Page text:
Leahy: Because I was a man, I was left out in the cold

Mayo Ladies football manager Peter Leahy has accused the Women’s Gaelic Players Association (WGPA) of being “biased” and “misleading”, saying that they released a statement against the wishes of some members during last summer’s public spat in the county.

Mayo manager Peter Leahy with the Division 1 trophy: ‘I’m only the manager; your county is everything, and if you want to play for your county you play for them, end of story.’

Twelve of the Mayo panel walked away from Leahy’s squad after their Connacht final defeat to Galway, and, through a WGPA statement, cited “player welfare issues” as the reason for their departure.

Leahy claims the players’ union went against the wishes of some of their members to remain silent on the issue, and instead released a statement in support of the other players who had left the Mayo squad.

“The WGPA chose to put an article in the paper stating the reasons the girls left, after being asked not to do it by our players who were remaining and who were members of their organisation,” said Leahy.

“One of the players who left (was) on the executive of the WGPA. It was completely and utterly misleading what they put in the paper and it was done for a reason: It was done to embarrass me into walking away. I won’t be intimidated.

If I did something wrong I would have been gone like a shot.

Leahy was at Croke Park yesterday to launch the Lidl National Football League, and admitted he was disappointed with the LGFA’s role in the fallout. He felt the sport’s governing body should have stepped in to resolve the unrest, but said he was concerned the row might result in male managers walking away from the game.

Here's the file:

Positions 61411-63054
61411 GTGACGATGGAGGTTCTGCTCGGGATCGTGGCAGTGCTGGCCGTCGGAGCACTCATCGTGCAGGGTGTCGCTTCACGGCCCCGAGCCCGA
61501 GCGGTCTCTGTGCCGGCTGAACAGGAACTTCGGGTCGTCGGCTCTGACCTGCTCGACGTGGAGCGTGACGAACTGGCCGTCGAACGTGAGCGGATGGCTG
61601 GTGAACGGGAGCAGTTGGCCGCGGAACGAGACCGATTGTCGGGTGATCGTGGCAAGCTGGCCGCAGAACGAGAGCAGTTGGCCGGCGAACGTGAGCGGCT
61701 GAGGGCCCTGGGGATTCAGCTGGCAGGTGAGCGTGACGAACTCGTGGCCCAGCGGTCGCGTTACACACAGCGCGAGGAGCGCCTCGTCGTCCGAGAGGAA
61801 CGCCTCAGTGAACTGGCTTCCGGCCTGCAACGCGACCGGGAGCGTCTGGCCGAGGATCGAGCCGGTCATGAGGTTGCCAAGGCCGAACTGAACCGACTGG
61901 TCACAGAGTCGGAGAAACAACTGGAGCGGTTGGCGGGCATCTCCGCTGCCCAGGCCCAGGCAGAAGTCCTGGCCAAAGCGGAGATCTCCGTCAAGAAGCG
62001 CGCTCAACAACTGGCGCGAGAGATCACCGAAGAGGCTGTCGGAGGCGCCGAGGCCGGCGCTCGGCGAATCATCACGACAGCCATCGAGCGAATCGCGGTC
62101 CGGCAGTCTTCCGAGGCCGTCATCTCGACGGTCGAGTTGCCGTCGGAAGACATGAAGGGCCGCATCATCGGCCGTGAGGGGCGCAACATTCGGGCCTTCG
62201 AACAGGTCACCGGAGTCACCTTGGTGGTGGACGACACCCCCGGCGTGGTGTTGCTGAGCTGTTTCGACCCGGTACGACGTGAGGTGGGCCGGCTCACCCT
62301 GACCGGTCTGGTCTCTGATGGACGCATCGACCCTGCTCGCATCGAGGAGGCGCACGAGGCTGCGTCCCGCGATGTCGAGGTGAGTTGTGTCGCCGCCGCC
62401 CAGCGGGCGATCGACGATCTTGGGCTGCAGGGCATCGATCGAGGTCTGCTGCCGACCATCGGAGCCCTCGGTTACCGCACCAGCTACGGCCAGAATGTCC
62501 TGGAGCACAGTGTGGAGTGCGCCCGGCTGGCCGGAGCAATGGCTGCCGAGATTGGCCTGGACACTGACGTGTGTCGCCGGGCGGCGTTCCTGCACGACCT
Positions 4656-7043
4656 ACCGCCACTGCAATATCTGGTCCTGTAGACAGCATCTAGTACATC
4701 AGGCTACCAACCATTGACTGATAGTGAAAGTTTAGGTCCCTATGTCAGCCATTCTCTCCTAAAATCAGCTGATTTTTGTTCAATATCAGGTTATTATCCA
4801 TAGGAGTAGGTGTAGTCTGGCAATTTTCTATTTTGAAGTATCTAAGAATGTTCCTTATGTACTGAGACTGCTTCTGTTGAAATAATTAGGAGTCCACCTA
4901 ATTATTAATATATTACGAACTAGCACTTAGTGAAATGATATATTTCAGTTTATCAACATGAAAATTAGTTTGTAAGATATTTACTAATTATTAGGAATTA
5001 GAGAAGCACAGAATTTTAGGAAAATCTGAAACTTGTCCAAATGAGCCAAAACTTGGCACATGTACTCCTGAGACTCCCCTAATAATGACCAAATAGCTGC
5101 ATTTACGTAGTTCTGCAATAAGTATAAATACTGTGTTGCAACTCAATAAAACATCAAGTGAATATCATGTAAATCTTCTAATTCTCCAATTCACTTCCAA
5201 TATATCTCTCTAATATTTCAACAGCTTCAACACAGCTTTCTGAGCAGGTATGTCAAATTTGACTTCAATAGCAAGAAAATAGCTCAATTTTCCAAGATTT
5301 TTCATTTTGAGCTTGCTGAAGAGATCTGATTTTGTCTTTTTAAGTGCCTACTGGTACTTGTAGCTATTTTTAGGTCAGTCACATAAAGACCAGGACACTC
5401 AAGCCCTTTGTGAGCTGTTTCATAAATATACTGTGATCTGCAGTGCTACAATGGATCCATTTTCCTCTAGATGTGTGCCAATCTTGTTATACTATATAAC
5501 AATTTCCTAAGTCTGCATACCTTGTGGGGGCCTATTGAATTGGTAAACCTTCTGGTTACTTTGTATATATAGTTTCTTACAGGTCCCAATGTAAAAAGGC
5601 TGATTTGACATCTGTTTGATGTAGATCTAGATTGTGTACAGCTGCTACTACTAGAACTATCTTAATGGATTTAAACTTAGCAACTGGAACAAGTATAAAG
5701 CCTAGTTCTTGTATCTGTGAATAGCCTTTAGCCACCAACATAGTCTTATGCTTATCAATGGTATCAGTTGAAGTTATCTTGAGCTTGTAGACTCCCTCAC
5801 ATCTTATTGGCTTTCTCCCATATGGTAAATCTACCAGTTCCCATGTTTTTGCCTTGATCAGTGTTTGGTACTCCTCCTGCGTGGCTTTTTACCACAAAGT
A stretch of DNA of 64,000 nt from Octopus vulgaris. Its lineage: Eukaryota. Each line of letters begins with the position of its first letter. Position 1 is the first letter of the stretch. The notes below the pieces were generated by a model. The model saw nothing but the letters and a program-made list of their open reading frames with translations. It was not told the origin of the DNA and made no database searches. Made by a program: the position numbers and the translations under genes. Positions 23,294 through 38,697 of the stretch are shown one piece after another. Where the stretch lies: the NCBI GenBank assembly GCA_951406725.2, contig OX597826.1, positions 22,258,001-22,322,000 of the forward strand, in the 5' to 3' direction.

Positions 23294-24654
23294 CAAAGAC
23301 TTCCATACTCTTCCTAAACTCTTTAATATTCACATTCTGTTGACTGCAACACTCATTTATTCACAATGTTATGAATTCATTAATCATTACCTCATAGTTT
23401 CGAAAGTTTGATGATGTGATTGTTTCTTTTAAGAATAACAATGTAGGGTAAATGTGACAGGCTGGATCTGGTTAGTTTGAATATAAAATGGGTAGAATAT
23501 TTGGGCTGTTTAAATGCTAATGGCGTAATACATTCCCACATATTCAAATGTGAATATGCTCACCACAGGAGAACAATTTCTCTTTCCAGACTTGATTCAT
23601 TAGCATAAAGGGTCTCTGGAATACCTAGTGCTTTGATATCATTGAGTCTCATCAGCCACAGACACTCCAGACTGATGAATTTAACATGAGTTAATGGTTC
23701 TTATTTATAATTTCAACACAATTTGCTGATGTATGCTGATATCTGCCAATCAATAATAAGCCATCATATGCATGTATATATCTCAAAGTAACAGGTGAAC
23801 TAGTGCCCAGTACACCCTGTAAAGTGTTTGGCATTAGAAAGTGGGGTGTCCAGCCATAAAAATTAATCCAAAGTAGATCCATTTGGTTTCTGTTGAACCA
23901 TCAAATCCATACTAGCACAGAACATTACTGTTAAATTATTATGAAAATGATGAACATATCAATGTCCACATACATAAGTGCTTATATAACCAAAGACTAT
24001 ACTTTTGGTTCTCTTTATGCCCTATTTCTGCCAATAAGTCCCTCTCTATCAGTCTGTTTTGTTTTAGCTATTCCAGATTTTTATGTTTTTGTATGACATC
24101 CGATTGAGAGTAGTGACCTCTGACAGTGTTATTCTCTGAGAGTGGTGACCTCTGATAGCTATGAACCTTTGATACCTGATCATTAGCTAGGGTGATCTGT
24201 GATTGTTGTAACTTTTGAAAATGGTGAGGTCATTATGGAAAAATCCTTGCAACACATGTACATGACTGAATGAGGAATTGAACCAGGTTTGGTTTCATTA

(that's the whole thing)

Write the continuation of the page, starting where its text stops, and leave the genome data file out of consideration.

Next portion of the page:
“There should have been a meeting called between players, management, the LGFA, Mayo LGFA and Connacht if necessary and for us to get into a room and get all the facts out. It could have been shut off there and then.

“The LGFA then should have said: ‘We would not allow male managers to have innuendos like this to come out against them. Peter Leahy has done nothing untoward.’

“The whole thing would have been over in a week. It dragged on and allowed the media to get involved. The media love a story.

“Headquarters in LGFA had a huge opportunity and I never got one phone call from anyone in the LGFA.

“I feel because I was a man I was left out in the cold. I genuinely believe the LGFA have missed out here. They should not allow this to happen to any other man. In my opinion, it wouldn’t happen if I was a female manager. It’s impossible at the moment. I think there could be more and more men leaving the LGFA because of what has happened to me.”

Leahy and his squad open their Lidl Division 1 league campaign with a home clash against Tipperary in Swinford on Sunday. They continue to prepare for 2019 without all 12 of the players who left last year, but Leahy has offered an olive branch, and says the door remains open for anyone who wants to return.

I was at a Mayo County Board meeting at which all the delegates were at it from each club. I made them all aware that I don’t hold grudges and that all of those players who left are entitled to play for their county.

“I’m only the manager; your county is everything, and if you want to play for your county you play for them, end of story.

“The door was opened for them but none of them chose to come back. There has been no contact from them whatsoever.

“I told them that the clubs could ring me and we’d bring them back in. You don’t have to like a manager, but when you make a play to try and get rid of a manager and you put innuendos out that are quite hurtful and quite deceitful, it comes down to the fact that maybe you can’t save face and come back in situations like that.

“But I don’t think that’s a good enough reason not to play for your county. If you want to, you should be big enough to say: ‘Listen, I made mistake’, or ‘Maybe I played it our wrong’ or whatever — let’s just get on with it.

“Life is hard in general so if you sit there and whinge and cry you’ll never get forward.

“I would take it as an opportunity, we have done that in Mayo LGFA, to get our underage players ready quicker. We have a process in place. Maybe it’s the kick in the backside we needed.”

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